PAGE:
Grade: B-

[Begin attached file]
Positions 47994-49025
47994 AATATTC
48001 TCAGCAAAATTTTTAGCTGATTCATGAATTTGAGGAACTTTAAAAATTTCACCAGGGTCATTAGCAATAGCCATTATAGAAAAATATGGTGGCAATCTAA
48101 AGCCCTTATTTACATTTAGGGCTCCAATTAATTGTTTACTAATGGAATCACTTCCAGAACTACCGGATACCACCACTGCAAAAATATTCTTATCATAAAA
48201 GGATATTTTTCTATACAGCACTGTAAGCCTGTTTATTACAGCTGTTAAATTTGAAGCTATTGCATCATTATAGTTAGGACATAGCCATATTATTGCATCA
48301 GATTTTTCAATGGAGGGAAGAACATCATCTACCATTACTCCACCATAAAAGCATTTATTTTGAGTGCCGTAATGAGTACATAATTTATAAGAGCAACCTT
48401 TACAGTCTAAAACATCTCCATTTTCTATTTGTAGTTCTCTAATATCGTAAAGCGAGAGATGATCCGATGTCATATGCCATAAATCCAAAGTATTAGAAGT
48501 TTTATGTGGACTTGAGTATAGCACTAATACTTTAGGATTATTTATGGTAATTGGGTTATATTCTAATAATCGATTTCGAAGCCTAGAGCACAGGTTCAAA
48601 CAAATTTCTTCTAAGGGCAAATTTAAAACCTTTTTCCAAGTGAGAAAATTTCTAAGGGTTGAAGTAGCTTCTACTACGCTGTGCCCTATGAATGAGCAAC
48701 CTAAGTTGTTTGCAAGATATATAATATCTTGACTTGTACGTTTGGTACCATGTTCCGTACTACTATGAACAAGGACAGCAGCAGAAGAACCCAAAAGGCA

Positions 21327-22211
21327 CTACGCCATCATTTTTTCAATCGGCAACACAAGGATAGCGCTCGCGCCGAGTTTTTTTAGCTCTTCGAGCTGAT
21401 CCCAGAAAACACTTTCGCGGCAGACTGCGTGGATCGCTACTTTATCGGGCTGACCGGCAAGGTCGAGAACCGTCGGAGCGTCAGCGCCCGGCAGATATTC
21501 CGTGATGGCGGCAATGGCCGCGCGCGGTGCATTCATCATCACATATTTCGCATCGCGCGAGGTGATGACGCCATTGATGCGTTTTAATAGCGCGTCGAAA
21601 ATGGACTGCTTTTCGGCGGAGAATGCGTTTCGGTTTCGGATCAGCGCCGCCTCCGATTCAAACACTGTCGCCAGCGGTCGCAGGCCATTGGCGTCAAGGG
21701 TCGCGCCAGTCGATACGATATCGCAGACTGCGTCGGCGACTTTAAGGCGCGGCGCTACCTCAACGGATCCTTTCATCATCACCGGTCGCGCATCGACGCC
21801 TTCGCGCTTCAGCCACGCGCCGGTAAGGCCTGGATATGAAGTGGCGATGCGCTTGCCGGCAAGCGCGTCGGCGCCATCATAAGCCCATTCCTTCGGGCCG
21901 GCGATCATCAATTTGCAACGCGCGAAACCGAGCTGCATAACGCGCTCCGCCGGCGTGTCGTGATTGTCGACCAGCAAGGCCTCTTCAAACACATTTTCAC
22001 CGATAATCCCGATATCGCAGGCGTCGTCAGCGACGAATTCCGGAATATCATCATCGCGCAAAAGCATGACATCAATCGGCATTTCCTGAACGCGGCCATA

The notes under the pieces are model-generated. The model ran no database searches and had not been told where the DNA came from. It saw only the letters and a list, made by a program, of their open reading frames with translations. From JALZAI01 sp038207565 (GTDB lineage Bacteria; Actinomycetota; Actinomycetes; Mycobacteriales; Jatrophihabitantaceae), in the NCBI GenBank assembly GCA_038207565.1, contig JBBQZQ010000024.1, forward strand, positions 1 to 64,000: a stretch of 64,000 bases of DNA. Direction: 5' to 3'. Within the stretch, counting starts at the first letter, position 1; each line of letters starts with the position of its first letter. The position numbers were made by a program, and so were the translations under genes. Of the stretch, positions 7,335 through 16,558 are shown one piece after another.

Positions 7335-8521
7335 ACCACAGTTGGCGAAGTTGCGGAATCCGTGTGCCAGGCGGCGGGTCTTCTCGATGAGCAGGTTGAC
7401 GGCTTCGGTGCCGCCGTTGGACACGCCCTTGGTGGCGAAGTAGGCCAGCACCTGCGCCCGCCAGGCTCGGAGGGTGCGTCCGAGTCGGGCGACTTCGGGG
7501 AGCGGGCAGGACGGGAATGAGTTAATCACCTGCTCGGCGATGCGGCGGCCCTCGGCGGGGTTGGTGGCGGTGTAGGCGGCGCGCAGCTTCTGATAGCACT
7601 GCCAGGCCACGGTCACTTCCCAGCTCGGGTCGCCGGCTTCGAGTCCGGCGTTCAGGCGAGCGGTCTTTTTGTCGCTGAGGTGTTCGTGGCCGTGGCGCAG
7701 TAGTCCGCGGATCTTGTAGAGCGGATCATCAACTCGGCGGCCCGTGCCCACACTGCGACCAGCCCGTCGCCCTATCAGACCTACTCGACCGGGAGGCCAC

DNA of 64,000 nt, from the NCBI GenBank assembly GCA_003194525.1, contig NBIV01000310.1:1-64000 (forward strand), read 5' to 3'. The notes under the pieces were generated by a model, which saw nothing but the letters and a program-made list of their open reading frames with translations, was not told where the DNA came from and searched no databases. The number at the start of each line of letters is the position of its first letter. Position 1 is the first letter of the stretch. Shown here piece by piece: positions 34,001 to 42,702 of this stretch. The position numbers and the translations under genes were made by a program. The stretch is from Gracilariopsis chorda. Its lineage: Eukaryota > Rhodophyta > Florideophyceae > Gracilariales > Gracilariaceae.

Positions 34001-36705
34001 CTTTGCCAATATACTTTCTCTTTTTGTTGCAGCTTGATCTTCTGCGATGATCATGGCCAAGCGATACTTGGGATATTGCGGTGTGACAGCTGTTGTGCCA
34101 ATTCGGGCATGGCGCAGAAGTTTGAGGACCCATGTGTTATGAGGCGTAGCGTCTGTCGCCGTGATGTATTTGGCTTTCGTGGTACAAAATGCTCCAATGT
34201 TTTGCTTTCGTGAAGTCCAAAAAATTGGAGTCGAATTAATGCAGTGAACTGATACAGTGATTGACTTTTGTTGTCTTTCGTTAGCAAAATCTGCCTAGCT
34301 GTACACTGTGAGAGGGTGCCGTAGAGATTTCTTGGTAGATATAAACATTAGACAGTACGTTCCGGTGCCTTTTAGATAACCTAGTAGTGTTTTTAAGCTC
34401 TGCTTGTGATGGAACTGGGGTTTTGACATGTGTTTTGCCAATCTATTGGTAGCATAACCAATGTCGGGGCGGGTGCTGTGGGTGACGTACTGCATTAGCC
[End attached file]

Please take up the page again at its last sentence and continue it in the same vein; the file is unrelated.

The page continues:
• Walking In The Green CornGrant-Lee Phillips. It’s getting harder to identify Grant-Lee Phillips as the guitarist/vocalist with the alternative rock cult band Grant Lee Buffalo. His old band played a beautiful mix of tender, acoustic ballads, modern folk, and bone-crushing rock. As a live act they could blow the roof off the venue. Grant-Lee Phillips was the undisputed leader of the band; he wrote the songs, played the guitar, and sang everything with a voice that alternated between a blazing bellow, a note-perfect tenor croon, and a sweeping falsetto. His guitar of choice, a 12-string acoustic, was run through enough distortion pedals to create a powerful electric sound the equal of any of their more popular alt-rock brethren. The band was loved and respected by their peers, and played huge stages with the likes of Smashing Pumpkins and R.E.M. But Phillips’s solo career has been decidedly different. The Sturm und drang is gone, the distortion pedals locked away. What’s left is the quiet, tender stuff. That’s fine by itself, because Phillips writes and sings so beautifully. Walking In The Green Corn, a meditation on his Native American heritage, is full of lovely ballads. The instrumentation is very spare, and Phillips sings in a “don’t-wake-the-kids” voice throughout. It gives the album a quiet, dreamlike sound. It also makes the songs blend together. The album is a coherent whole, but the songs don’t stand out individually. Conversely, all ten of the songs are stunning but listening to all ten songs in a row is a bit boring. This was the problem that plagued Phillips’s last album Little Moon, which featured six straight ballads on side two. It makes the album difficult to review because the songs are so good, but the cumulative effect of them is a drowsy haze. As such, Walking In The Green Corn is a nearly perfect Autumn album to be playing in the background while enjoying the falling leaves and the first fires on cool nights, but it’s not something you’d play at a party or when you want an active listening experience. It’s a soundtrack, and a good one. But it’s not built for sitting by the stereo and listening.